I’ve always been a great fan of the first-person shooter genre. As much as I love games with captivating narratives and mesmerizing concepts, there is just something… almost meditative (for lack of a better word) about mindlessly planting a plethora of bullets in my digital adversaries. But one has to admit that the genre has become repetitively stale in recent times and that it has been awhile since a title has successfully challenged the current recipe of shooters.
Superhot is one game that aims to breathe some new life back into the FPS genre and it pulls it off surprisingly well. It has all the ingredients you would expect to see in a proper shooter: guns, bullets and challenging enemies, but with one clever mechanic that really freshens up the experience.
No ad to show here.
In Superhot, time only moves when you do. When standing still, time is in ultra slo-mo mode, giving you the chance to assess your situation (much like V.A.T.S. mode in the Fallout games), which in most cases is an ambush of weapon wielding faceless bastards trying to kill you. When you start moving around though (this includes turning and jumping), things revert back to normal time until you stop moving again.
It’s a simple concept but one that opens up a new world of gameplay. Weaving in and out of slow-motion while effortlessly dodging bullets and katana strikes makes for a uniquely compelling and cinematic experience. It’s the most badass I’ve felt in a game in ages.
But as powerful as you might feel while playing this game, do not underestimate the challenge of Superhot. The developers are fully aware of the benefits of your power and I can assure you they are going to test it to the very limit.
There is one scenario I can vividly remember, because it took a frustrating billion tries to conquer, that is a perfect example of how chaotic Superhot can get.
In Superhot, time only moves when you do
I’m stuck in an elevator with three enemies, all of which have their pistols aimed at my head. Even though I’m armed with the power to slow down time, it’s still a rather hairy situation I find myself in. As soon as I turn to scrutinize my surroundings, a bullet flies into my head. Retry. Die. Retry. Die.
I won’t bother you with the details but after finally figuring out how to manoeuvre around this initial stage I then learned that the elevator doors open up only to reveal two more bastards waiting outside with their shotguns aimed and ready to fire. Retry. Die. Retry. Die.
This is only one of many tense moments that you will encounter in your time with Superhot. But as frustrating as they can be, mastering them is a truly rewarding experience.
Unlike most other shooters, where luck and a quick trigger finger is usually your greatest ally, Superhot’s slow-motion mechanic allows you to take a much more tactical approach. Everything in the game’s minimalist design is colour coded so that you can quickly formulate a strategy. The world is painted in white while weapons and enemies are a contrasting black and red respectively.
When starting a scenario you will usually only be armed with bare fists. If you’re lucky, a weapon will be lying around within reach. Otherwise you will have to disarm an enemy, which is fortunately a treat within itself.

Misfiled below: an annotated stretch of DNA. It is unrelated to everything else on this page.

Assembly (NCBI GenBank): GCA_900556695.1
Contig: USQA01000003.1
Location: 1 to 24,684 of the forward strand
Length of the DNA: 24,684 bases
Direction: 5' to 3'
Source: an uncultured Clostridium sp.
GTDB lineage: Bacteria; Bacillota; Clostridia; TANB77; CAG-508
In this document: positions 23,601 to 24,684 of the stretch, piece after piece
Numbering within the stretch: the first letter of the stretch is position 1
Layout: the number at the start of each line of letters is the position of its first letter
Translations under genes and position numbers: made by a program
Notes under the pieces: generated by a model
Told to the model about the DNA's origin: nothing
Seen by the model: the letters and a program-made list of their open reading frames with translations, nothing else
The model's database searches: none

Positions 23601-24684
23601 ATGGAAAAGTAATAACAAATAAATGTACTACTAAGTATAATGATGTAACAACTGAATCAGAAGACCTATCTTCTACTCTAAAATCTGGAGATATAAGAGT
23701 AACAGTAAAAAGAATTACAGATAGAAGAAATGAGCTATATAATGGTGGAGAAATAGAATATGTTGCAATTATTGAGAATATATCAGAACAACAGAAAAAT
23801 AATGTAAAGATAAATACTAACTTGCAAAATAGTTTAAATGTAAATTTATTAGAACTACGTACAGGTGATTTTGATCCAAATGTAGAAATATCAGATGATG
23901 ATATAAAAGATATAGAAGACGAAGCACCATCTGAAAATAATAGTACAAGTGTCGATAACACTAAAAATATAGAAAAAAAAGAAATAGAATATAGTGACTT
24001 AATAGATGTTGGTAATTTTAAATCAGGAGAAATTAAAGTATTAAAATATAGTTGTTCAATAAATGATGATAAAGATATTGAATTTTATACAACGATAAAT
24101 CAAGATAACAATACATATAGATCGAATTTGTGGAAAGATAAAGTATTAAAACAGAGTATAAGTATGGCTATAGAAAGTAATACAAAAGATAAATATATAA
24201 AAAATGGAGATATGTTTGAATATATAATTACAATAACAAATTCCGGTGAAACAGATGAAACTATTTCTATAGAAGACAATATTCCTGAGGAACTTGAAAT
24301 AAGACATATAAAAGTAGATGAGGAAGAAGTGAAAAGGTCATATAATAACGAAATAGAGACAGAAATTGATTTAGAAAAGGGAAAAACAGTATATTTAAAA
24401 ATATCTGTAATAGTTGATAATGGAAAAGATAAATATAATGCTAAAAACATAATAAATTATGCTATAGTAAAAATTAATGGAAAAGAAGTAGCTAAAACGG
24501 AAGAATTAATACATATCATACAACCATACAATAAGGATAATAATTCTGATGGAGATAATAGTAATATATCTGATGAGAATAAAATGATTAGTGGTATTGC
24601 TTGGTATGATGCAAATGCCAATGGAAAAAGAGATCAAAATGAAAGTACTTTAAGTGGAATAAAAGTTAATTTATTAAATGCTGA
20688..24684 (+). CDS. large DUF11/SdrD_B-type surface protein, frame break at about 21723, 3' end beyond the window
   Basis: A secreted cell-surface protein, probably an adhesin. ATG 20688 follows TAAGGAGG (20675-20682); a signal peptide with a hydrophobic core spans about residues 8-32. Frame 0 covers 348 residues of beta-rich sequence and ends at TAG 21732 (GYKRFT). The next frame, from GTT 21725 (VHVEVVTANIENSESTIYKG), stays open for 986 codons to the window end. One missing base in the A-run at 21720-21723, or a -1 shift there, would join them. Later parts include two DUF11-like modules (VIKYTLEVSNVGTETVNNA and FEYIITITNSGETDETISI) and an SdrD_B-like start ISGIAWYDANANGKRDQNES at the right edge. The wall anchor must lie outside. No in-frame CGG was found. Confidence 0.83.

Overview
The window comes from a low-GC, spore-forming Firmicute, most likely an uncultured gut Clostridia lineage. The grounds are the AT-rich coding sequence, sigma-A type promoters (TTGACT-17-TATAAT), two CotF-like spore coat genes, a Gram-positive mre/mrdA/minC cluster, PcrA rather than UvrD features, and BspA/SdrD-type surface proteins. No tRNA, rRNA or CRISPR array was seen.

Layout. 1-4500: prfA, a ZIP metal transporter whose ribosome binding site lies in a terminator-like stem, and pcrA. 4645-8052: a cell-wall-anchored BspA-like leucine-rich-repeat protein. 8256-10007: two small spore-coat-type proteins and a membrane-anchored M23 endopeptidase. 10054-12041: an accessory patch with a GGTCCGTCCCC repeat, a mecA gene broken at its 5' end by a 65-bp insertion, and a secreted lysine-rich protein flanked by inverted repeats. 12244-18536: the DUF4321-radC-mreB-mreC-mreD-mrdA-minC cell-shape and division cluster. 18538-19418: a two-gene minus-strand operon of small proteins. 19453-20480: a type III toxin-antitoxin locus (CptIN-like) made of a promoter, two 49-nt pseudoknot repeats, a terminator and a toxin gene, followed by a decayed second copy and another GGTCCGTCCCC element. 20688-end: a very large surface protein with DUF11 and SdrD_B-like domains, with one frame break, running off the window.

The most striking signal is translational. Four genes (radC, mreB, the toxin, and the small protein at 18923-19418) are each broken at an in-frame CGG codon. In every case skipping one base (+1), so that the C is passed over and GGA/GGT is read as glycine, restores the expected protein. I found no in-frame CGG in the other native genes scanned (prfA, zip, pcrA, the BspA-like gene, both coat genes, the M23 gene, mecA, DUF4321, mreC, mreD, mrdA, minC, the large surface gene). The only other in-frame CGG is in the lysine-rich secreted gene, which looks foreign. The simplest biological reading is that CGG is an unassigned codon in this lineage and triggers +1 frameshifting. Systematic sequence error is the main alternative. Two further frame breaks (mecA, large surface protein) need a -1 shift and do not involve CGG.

Punching or throwing an enemy with an object will make it lose grip of its weapon, enabling you to catch it mid-air as it floats past you in slow motion. Superhot will also provide you with a decent arsenal of weaponry to violently vent out your frustrations. From katana swords and baseball bats to pistols and machine guns, you will be able to string together a stunning array of moves as you conduct your symphony of violence.
Imagine punching an enemy in the face, grabbing his katana, slicing him in half, throwing the katana through another enemy behind you, grabbing that enemy’s machine gun, mowing down three other enemies with that machine gun and continuing this onslaught until all life forms have been exterminated. It’s pure cinematic pleasure.
It’s the most badass I’ve felt in a game in ages
But by now you might be wondering why we’re killing all these poor red and faceless people. Well, apart from them trying to kill us first, we’re doing it because we were told to. Superhot’s vague yet thought-provoking narrative delves deep into the psychology of control and obedience and will regularly toy with your mental stability.
Most of the story is revealed via an enhanced DOS-like operating system where you will mostly be communicating with a friend on a chat room. The friend will initially ask you: “You playing superhot yet? I’ve never seen anything like it,” and will then provide you with your first “crack” of superhot.exe.
I don’t want to divulge too much of the story but entering the game is not strictly legal (only in the game that is) and soon a third party becomes involved, which leads to the unfolding of a rather disturbing mystery.
All that’s left to say is “SUPERHOT IS THE MOST INNOVATIVE SHOOTER I’VE PLAYED IN YEARS!”… chat ended.
Release Date: 23 February 2016
Developer: SUPERHOT Team
Publisher: SUPERHOT Team
Engine: Unity Engine
Genre: Indie, First-person shooter
Platform(s): Microsoft Windows (review platform), Mac OS X, Linux, Xbox One
Launch Price (RRP): R269
Industry Average Score: 83/100
Verdict: If you’re a fan of shooters but looking for something a bit different, then Superhot should definitely be on your playlist. Its innovative slow-motion game mechanic blended with its unique, minimalistic aesthetics and eerie storyline makes for a truly captivating experience. This is one title I would highly recommend to anyone who loves gaming.